All you Andersen refugees that were light years away from Houston probably think that people have stopped judging you in their hearts, but you would be wrong:
The Enrons and Worldcoms and Wells Fargos hurt the careers of innocent bystanders. It's a nasty and persistent reputational ripple effect that can be incredibly hard, and sometimes impossible, to counteract.
Wells Fargo & Co., where bank employees tried to meet quotas and earn bonuses by opening sham accounts for customers without their knowledge, is the scandal of the hour. And it is executives in financial services firms that suffer the most from guilt by association, an article in the September Harvard Business Review suggests.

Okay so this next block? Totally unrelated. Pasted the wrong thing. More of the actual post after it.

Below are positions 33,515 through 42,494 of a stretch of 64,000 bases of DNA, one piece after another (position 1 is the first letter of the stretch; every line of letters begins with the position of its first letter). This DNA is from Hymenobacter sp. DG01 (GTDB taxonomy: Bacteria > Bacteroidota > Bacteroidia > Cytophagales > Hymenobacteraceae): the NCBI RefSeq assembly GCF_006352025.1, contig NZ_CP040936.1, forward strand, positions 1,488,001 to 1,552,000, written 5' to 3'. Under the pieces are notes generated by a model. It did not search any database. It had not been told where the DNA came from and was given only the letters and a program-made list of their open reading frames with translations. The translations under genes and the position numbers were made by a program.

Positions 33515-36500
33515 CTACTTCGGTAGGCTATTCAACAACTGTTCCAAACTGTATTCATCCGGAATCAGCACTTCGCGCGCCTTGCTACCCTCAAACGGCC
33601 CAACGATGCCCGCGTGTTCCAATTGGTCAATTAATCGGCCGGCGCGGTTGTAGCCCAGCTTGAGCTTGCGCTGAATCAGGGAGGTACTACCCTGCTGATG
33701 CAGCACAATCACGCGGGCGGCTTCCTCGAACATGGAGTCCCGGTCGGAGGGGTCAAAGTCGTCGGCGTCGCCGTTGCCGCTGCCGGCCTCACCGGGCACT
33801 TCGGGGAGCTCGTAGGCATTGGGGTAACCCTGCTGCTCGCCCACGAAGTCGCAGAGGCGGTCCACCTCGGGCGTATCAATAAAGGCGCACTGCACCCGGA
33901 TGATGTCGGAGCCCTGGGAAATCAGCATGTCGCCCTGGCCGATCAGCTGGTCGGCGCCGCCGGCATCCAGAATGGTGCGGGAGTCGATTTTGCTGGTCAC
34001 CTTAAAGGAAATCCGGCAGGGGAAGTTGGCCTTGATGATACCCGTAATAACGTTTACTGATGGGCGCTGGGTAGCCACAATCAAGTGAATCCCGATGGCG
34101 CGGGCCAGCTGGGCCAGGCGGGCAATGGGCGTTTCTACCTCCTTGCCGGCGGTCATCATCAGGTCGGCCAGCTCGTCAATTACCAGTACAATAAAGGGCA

Initial compensation at these executives' next job is about 10 percent lower than for that their untainted counterparts, the authors found. Across industries, job functions, levels of seniority, and regions, executives with such companies on their résumés took a cut of 4 percent in total compensation. Women were dinged 7 percent to men's 3 percent.
One expert suggests "addressing it head-on, both to headhunters and to anybody they’re meeting in an interview context," so don't be shy about opening with, "Hi, I'm Larry and I didn't have anything to do with those idiots."